It’s not news that Medicare has saved itself a ton of money on spending for medical imaging since the enactment of the Deficit Reduction Act of 2005. But now there are numbers to quantify the hurting the cuts have laid on radiologists and cardiologists—who’ve taken it on the chin even more.
Reviewing Medicare Part B databases spanning 2002 to 2015, David Levin, MD, and colleagues at Thomas Jefferson University in Philadelphia found that, after peaking in 2006, total payments to all physicians for noninvasive diagnostic imaging had dropped 33 percent by 2015.
Payments to radiologists dropped by 19.5 percent by 2015 over that period, while those to cardiologists plummeted by 44.9 percent.
The difference between the two specialties is largely the result of cardiologists’ getting reimbursed mostly on global claims—i.e., both technical and professional components—while radiologists are mostly reimbursed via professional-component claims, which were far less affected, the researchers found.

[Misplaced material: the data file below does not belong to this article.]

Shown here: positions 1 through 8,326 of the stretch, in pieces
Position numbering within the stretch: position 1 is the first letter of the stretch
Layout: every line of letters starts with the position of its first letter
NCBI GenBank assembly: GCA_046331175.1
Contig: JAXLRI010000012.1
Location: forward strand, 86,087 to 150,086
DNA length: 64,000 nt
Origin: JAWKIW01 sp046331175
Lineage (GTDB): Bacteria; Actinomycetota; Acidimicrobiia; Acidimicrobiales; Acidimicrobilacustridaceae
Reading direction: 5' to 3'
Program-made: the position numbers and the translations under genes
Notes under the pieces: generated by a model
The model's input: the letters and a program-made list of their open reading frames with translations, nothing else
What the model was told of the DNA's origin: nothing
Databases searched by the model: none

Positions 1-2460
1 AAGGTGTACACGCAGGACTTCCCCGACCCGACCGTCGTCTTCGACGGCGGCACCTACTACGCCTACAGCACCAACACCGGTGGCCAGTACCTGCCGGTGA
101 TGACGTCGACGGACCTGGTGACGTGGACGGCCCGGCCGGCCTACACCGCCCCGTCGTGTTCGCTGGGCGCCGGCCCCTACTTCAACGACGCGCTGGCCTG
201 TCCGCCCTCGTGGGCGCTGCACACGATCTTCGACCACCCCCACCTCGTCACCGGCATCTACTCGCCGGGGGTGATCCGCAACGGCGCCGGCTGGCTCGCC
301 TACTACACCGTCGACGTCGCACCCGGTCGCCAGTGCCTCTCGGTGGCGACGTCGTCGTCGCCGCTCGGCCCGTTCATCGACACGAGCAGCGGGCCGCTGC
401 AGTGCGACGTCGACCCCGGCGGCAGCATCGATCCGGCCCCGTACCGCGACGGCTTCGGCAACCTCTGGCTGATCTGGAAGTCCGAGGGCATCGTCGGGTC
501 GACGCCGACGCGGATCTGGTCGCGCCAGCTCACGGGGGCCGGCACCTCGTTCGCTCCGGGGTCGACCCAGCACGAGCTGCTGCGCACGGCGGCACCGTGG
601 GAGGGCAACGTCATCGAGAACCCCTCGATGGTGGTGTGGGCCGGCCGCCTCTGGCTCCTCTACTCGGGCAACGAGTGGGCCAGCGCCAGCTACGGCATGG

The study went online April 24 in the Journal of the American College of Radiology.
The team’s key findings include:
- Total reimbursements to physicians for medical imaging under the Medicare Physician Fee Schedule peaked at a little under $12 billion in 2006.
- Over the ensuing years, the Deficit Reduction Act and other cuts reduced them by 33 percent, to a whisker over $8 billion, in 2015.
- Reimbursements to radiologists peaked at $5.3 billion (rounded) in 2006 and dropped to $4.3 billion by 2015 (−19.5 percent).
- Reimbursements to cardiologists dropped from $3 billion (rounded) in 2006 to $1.7 billion by 2015 (−44.9 percent).
Most other specialties also saw decreases over the study period.
The downtrend in payments “seems to have leveled off in 2014 and 2015,” the authors write in their discussion. “However, with the advent of the Medicare Access and CHIP Reauthorization Act (MACRA) and a new administration, the future of noninvasive diagnostic imaging reimbursements seems uncertain.”